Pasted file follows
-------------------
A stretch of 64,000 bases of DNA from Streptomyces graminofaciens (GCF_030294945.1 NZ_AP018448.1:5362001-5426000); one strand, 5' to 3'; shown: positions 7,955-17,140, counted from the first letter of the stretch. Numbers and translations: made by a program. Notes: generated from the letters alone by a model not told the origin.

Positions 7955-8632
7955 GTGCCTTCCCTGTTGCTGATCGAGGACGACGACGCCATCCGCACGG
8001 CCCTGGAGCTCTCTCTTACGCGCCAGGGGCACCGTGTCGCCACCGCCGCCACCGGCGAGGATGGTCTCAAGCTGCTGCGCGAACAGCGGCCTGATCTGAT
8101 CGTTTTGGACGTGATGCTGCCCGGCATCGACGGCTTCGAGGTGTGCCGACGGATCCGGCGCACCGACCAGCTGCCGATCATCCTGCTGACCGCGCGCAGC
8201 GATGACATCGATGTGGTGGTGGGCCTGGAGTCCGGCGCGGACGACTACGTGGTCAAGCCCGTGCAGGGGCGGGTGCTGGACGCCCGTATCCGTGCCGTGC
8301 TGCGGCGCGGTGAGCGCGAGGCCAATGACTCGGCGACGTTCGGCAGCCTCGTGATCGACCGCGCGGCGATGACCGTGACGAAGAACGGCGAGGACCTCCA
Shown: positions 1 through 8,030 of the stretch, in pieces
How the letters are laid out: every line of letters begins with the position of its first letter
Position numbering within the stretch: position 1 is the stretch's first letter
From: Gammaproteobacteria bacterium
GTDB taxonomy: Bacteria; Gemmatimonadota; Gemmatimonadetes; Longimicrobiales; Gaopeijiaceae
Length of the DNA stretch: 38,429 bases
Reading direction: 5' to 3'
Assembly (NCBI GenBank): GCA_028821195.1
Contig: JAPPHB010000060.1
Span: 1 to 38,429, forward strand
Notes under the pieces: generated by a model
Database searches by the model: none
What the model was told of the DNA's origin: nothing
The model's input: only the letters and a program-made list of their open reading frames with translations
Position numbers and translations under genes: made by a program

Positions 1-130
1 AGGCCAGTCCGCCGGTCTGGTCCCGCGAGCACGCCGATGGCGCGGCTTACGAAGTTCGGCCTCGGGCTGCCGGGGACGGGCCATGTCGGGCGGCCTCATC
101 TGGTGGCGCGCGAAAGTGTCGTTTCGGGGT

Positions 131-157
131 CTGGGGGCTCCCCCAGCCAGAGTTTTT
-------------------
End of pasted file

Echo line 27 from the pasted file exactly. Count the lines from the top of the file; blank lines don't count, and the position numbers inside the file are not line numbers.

131 CTGGGGGCTCCCCCAGCCAGAGTTTTT